McCaskill: Ending embargo against Cuba would be 'boon' for Missouri businesses
Just back from a trip to Cuba, Sen. Claire McCaskill, D-Mo., says ending the embargo would be a win-win for both sides.
She backs the Freedom to Export to Cuba Act – legislation that would effectively end the embargo. Sponsored by U.S. Sen. Amy Klobuchar, D-Minn., the legislation has bipartisan support. Co-sponsors include U.S. Sens. Jeff Flake, R-Ariz., Mike Enzi, R-Wy., and Dick Durbin, D-Ill., among others.
McCaskill, Klobuchar and U.S. Sen. Mark Warner, D-Va., traveled to Cuba last week to meet with Cuban government officials, citizens, small business owners and others.
“Lifting the embargo won’t just be a boon for Missouri jobs — it’ll also strip the Castro regime of its biggest excuse for why its people aren’t free and prosperous,” McCaskill said. “Ending the embargo and normalizing relations will be a complicated process, but it’s one I’m confident is worth doing — for Missouri’s farmers and ranchers, and for the Cuban people.”
The embargo, she added, is "a phony excuse, but it is an excuse that has been fed to the Cuban people decade after decade."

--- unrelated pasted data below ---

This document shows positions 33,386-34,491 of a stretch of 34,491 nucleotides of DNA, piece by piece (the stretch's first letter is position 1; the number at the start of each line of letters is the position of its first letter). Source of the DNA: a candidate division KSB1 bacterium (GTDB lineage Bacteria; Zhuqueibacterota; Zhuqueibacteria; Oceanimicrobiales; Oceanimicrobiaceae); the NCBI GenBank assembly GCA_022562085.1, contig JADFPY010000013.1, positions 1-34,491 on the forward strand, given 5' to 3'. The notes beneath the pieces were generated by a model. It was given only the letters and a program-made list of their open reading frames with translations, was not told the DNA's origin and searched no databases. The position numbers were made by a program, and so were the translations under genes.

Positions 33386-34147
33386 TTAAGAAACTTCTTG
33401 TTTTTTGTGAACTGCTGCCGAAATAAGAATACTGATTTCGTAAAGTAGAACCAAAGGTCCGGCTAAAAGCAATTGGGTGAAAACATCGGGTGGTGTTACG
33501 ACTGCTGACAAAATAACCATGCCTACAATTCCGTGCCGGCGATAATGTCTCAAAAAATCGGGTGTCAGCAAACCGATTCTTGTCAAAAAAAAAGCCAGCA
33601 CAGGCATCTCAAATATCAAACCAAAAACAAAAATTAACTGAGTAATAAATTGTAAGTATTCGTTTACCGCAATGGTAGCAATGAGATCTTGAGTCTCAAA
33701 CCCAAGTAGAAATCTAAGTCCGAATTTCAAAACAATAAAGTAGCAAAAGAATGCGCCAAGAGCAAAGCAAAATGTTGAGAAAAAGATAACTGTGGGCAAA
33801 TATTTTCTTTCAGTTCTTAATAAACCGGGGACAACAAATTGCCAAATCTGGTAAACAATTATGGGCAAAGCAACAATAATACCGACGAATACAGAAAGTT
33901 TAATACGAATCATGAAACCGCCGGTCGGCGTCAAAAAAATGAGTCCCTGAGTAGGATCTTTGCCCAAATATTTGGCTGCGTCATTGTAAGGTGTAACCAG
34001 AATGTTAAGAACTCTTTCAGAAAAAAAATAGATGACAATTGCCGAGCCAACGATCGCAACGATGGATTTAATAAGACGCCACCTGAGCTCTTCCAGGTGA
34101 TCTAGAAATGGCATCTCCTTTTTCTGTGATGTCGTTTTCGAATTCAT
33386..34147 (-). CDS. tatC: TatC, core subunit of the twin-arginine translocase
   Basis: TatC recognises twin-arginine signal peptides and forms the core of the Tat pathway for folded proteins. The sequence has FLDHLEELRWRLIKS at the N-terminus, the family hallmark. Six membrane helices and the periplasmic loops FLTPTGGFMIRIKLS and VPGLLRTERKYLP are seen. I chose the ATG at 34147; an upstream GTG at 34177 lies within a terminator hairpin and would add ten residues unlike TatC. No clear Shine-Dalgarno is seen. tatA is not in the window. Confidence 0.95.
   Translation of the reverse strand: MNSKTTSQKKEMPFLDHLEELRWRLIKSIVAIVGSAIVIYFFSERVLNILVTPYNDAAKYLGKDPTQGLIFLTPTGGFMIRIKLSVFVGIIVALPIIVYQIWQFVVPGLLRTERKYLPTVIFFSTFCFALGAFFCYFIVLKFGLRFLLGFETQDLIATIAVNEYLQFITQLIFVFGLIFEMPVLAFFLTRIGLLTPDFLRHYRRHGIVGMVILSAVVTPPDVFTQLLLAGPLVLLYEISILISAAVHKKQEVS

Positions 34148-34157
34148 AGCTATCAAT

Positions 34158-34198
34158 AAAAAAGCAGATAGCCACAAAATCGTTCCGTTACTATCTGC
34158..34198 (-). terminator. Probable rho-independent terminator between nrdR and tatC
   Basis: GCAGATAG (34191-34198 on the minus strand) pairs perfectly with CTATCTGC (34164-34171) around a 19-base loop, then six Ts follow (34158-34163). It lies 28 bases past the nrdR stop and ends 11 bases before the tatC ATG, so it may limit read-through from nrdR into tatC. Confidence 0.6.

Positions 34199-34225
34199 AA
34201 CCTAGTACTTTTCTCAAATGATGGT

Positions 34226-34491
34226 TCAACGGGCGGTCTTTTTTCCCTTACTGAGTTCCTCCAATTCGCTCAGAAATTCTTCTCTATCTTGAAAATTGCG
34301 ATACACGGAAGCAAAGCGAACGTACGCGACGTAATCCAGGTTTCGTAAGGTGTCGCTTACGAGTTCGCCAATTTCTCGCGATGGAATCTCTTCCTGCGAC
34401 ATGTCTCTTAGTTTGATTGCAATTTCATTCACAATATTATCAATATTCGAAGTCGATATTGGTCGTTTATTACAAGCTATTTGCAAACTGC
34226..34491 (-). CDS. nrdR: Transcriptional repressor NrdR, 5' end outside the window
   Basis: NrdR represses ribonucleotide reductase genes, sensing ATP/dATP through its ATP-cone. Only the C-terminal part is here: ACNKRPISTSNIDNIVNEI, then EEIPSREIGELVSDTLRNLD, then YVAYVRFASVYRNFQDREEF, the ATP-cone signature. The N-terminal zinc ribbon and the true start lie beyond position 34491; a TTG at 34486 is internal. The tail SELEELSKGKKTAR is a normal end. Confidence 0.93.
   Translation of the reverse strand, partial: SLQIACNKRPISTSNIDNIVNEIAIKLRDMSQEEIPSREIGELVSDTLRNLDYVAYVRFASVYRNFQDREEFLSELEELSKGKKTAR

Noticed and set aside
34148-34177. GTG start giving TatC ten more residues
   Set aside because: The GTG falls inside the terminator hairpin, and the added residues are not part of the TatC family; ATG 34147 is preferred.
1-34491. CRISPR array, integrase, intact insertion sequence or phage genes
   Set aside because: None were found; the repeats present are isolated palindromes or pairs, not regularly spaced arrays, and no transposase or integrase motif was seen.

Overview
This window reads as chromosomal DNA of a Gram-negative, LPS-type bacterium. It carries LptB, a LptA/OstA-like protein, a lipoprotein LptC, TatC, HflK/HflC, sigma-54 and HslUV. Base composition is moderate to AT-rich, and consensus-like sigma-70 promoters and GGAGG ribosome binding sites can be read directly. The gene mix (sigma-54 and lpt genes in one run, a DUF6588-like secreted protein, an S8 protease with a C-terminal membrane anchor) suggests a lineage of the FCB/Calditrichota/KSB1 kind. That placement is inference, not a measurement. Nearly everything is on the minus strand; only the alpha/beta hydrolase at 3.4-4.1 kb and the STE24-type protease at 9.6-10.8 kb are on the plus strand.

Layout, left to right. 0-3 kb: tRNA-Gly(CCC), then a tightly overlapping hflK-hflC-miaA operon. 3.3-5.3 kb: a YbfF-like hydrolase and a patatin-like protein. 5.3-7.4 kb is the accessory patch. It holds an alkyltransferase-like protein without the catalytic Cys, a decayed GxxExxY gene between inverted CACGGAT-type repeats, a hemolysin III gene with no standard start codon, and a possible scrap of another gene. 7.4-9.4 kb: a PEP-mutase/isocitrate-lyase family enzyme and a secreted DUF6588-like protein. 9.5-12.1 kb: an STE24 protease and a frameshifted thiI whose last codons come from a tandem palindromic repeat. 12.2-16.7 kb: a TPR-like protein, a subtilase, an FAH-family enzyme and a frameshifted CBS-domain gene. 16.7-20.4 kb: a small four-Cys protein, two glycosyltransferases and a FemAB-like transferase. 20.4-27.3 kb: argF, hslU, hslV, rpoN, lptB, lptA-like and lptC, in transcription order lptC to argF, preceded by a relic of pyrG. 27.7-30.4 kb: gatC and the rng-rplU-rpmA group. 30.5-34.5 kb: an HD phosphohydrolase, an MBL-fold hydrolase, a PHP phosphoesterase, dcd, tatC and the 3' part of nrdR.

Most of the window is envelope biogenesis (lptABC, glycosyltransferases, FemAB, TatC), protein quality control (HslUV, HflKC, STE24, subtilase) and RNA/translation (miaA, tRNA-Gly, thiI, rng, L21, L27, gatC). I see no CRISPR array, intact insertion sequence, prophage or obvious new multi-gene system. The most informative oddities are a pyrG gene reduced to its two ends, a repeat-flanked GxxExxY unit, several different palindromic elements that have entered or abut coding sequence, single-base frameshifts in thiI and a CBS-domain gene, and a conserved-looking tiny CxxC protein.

Cubans “are extremely excited and have a great deal of affection and positive attitudes toward Americans," said McCaskill. "They see this opening as a way that they can begin to build on some of the economic reforms that are in an infancy stage at this point in Cuba.”
"That’s why the Cuban people are so excited,” added McCaskill. “You ask any of them and they’ll say that they’ll always remember where they were on Dec. 17." (That’s when both President Barack Obama and Cuban President Raul Castro simultaneously announced their intentions to normalize relations between the two countries.)
As for those lawmakers who question whether Cuba can be a trusted trading partner, McCaskill says such misgivings are not “a good reason to deny the opportunity of Missouri agriculture to export to Cuba. I think the businessmen will have to figure out how they can get paid, and I rely on American businessmen to be pretty good at that,” McCaskill said.
Many Republicans and some Democrats have expressed doubts about improving relations with Cuba while the Castro government remains in power.
“There is nothing about me wanting Missouri agricultural products to find a market in Cuba that means I do not oppose the human rights violations of the Cuban government, just as I oppose the human rights violations in China and other countries that we have trade relationships with,” McCaskill said. “My view is helping Missouri agriculture first, and second removing an excuse from the Cuban government that America is the problem. That is a much smarter policy than the one we’ve engaged in for 50 years.”
Gov. Jay Nixon is set to head a delegation from Missouri, including several rice producers, on a trade mission to Cuba next week. Nixon will be the first governor to visit Cuba since the president’s announcement. In January, Nixon helped launch an agricultural coalition backing trade and urging Congress to support the president’s plan.
Negotiators from Cuba and the U.S. are scheduled to meet in Washington later this week for a second round of talks on normalizing relations.